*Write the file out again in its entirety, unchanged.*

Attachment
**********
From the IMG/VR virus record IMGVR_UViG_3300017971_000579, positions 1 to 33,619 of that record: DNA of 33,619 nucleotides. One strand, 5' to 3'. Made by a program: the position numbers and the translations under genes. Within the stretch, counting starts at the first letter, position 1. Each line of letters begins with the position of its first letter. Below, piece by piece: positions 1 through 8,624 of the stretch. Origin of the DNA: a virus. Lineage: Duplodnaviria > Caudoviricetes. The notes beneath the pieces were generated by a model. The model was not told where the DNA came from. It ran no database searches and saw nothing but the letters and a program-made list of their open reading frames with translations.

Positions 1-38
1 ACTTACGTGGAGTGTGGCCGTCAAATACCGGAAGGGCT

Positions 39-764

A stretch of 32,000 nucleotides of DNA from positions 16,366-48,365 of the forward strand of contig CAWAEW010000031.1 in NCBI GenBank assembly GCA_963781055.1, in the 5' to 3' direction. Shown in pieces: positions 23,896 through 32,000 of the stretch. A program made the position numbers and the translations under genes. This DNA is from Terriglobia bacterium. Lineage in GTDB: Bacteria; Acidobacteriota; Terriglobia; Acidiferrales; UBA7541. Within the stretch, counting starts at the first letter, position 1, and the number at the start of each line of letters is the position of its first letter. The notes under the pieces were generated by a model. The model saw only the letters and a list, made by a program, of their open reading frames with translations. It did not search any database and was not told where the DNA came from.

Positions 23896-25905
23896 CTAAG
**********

From the IMG/VR virus record IMGVR_UViG_3300017971_000579, positions 1 to 33,619 of that record: DNA of 33,619 nucleotides. One strand, 5' to 3'. Made by a program: the position numbers and the translations under genes. Within the stretch, counting starts at the first letter, position 1. Each line of letters begins with the position of its first letter. Below, piece by piece: positions 1 through 8,624 of the stretch. Origin of the DNA: a virus. Lineage: Duplodnaviria > Caudoviricetes. The notes beneath the pieces were generated by a model. The model was not told where the DNA came from. It ran no database searches and saw nothing but the letters and a program-made list of their open reading frames with translations.

Positions 1-38
1 ACTTACGTGGAGTGTGGCCGTCAAATACCGGAAGGGCT

Positions 39-764

A stretch of 32,000 nucleotides of DNA from positions 16,366-48,365 of the forward strand of contig CAWAEW010000031.1 in NCBI GenBank assembly GCA_963781055.1, in the 5' to 3' direction. Shown in pieces: positions 23,896 through 32,000 of the stretch. A program made the position numbers and the translations under genes. This DNA is from Terriglobia bacterium. Lineage in GTDB: Bacteria; Acidobacteriota; Terriglobia; Acidiferrales; UBA7541. Within the stretch, counting starts at the first letter, position 1, and the number at the start of each line of letters is the position of its first letter. The notes under the pieces were generated by a model. The model saw only the letters and a list, made by a program, of their open reading frames with translations. It did not search any database and was not told where the DNA came from.

Positions 23896-25905
23896 CTAAG